Emily Cullen – Two poems

Author-pic-Emily-CullenDr. Emily Cullen is an Irish writer, harpist and arts manager, currently based in Melbourne. A long-time Galway resident, she was the inaugural Arts Officer of NUI Galway between 1999 and 2002. Emily was awarded an IRCHSS Government of Ireland fellowship for her doctoral study on the Irish harp, completed at NUI Galway. Her second collection of poetry, In Between Angels and Animals, has just been published by Arlen House.

 

Playing House

Today I’m in between
the wall and the armrest
in a kind of intertext,
playing house with my son
while trying to set up
our real-life home.

After phoning the ‘Good Guys’
about delivery of a dryer,
I visit him beside the sofa
in our mise-en-scène,
he rings an imaginary bell
under the colonnades
of the kitchen table, where
we pipedream domesticity
in our newly adopted city.

I feel like a figure from metafiction:
the French Lieutenant’s Woman
or a reverie of Flann O’Brien
befuddled in the aisles
between slatted beds,
flat and fitted sheets
(Egyptian only fits a Single -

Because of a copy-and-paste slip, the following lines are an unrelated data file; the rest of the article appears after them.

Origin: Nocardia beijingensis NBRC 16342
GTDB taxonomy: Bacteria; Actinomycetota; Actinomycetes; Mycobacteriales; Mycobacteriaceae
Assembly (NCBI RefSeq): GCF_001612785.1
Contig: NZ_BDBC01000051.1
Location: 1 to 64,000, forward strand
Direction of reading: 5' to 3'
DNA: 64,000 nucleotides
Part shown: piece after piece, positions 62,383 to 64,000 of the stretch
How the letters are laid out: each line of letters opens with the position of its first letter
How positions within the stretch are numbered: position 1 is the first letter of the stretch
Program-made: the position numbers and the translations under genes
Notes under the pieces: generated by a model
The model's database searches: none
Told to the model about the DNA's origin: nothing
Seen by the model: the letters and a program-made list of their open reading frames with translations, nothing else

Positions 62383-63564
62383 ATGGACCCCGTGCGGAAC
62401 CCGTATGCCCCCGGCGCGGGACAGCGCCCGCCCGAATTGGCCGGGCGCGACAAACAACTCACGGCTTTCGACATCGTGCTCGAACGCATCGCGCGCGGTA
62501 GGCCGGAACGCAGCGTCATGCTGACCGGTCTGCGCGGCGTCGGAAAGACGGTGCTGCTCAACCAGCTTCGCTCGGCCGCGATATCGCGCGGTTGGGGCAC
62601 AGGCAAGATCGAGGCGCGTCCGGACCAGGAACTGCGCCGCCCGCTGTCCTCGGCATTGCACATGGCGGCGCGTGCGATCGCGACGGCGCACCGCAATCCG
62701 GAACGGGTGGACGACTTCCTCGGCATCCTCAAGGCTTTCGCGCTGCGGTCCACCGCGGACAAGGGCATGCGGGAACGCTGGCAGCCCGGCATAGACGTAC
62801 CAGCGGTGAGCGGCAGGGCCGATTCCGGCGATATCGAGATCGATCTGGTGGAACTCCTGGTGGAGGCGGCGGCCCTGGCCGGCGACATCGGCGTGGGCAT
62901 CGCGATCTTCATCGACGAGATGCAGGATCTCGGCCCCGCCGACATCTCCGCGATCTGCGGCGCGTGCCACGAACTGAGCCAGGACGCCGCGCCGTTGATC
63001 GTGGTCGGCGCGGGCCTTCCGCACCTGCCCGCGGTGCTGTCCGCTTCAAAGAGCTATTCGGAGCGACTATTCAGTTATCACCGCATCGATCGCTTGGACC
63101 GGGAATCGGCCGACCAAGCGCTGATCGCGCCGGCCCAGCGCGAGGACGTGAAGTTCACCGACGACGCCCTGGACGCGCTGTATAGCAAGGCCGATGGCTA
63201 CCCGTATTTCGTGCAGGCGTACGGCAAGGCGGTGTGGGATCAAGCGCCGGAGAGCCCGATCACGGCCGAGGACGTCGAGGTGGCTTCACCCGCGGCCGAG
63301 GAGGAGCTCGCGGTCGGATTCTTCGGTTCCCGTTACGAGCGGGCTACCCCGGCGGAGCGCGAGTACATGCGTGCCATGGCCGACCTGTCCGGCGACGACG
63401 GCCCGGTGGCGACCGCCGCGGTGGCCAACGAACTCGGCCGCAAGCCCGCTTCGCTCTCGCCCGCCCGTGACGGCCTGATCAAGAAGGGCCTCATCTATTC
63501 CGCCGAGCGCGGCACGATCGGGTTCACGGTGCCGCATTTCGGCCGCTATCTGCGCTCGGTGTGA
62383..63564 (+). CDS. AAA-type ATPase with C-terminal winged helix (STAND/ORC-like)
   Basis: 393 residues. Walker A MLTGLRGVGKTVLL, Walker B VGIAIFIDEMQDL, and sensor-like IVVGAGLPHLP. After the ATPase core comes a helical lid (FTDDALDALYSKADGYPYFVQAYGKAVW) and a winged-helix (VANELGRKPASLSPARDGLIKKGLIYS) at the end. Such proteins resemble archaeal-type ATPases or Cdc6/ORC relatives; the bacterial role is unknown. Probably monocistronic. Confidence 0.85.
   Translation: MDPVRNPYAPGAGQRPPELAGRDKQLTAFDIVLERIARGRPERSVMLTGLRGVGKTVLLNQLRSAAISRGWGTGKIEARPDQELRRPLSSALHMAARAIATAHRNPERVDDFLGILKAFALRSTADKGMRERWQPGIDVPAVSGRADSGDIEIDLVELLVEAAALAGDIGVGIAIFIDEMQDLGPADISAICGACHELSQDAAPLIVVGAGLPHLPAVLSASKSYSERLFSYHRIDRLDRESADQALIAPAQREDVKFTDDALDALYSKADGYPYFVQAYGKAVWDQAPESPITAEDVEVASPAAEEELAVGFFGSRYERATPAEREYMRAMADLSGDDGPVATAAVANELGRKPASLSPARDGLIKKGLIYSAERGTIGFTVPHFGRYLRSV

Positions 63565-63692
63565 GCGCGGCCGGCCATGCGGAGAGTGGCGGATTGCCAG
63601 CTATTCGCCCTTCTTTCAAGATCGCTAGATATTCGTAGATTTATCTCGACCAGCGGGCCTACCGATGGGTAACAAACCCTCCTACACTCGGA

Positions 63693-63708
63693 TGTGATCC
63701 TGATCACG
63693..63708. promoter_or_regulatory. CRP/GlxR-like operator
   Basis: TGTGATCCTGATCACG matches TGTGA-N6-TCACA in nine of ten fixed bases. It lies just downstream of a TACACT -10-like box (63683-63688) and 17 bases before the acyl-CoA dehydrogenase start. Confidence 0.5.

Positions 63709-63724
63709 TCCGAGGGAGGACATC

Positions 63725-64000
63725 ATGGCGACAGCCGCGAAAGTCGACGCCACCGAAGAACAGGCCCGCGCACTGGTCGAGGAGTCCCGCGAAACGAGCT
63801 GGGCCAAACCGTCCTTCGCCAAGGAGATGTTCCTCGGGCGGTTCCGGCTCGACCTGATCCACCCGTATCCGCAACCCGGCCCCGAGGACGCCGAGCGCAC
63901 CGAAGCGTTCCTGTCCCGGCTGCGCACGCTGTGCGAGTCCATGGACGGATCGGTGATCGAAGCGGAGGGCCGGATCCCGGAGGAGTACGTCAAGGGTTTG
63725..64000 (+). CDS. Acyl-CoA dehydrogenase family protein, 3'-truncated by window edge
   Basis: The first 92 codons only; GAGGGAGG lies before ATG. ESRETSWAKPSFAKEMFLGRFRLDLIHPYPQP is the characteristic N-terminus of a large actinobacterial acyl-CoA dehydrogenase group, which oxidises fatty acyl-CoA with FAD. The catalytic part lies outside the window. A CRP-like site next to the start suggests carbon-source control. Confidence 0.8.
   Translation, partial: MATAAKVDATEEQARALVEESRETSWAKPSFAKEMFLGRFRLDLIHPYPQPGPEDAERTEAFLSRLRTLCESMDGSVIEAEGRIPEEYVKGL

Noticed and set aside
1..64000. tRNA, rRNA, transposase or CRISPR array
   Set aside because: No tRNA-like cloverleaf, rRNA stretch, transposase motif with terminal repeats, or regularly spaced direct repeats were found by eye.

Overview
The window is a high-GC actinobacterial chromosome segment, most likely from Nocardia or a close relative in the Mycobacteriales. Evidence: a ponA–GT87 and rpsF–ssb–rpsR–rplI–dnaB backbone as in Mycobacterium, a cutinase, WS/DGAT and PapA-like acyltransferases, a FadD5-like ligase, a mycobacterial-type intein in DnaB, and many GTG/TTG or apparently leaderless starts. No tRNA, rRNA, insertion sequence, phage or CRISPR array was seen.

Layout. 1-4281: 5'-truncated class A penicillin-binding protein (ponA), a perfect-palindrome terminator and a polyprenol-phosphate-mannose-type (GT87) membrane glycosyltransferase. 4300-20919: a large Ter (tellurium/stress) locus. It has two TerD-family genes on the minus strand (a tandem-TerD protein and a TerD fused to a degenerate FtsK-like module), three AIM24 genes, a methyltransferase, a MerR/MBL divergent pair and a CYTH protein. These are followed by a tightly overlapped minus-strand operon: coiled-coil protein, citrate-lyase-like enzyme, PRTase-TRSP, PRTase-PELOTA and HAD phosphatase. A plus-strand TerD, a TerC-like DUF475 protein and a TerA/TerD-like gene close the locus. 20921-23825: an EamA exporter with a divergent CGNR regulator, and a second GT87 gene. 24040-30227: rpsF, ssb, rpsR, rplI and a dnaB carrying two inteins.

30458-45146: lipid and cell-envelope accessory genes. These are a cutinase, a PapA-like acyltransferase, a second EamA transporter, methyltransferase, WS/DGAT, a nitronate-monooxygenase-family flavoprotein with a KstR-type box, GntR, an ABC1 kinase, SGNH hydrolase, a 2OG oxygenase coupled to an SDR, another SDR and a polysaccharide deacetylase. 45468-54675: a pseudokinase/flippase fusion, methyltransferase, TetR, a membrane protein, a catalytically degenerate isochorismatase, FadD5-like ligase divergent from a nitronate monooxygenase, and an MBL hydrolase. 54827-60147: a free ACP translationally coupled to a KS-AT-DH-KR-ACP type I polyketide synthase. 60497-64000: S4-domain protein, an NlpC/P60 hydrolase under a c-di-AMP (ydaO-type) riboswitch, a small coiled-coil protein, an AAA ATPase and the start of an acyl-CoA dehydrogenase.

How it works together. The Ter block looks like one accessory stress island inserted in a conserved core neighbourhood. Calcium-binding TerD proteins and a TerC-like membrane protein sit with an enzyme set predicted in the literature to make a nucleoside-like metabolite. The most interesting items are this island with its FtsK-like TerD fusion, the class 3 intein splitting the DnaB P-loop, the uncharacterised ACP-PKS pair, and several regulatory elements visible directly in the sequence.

polycotton left for a Queen).

Even a toddler, not quite two,
manifests an edifice.
He grins with pride
at his brand new coup
of dragging the coffee table
from one end of the room,
while I run the gauntlet
to stop him flicking switches,
my head pondering over
the virtues of a condenser
or that cheaper top loader.

 

Mummy Fantasia

i Prams on the Prom

Sunday on Salthill Promenade:
we are out with our babes,
high-tech push chairs on parade.
Your pram pivots round
on shock-absorber wheels
as you display its gadgetry:
USB port, cable for phone,
holders for sippy cups
and skinny lattes,
built-in generator
that charges as you walk.
‘Never mind the Origami’,
another Mum exclaims,
‘mine has a custom-built MP3 player,
hairdryer and cocktail mixer.’
You’re pushing with one hand,
shaking with the other.
‘Make mine a mojito!’
I holler, looking round
for the improbable stroller
with a waffle maker.

ii School Run Fashionistas

When did the school run
enter the style lexicon
as a plausible mise-en-scène?
Fashion-forward mums
teeter on heels,
pour coins in parking meters,
accoutred in Armani,
toting Gucci, cascading wipes
from couture catsuits.
They throw appraising glances
at other designer-clad mummies,
rain and wind buffeted
in Vivienne Westwood,
leaking indiscretions at school gates,
bantering in Blahniks, channeling Versace.

Magazines market with phrases:
‘there’s no excuse to be a slummy mummy’.
Should we take them quite so seriously?

 
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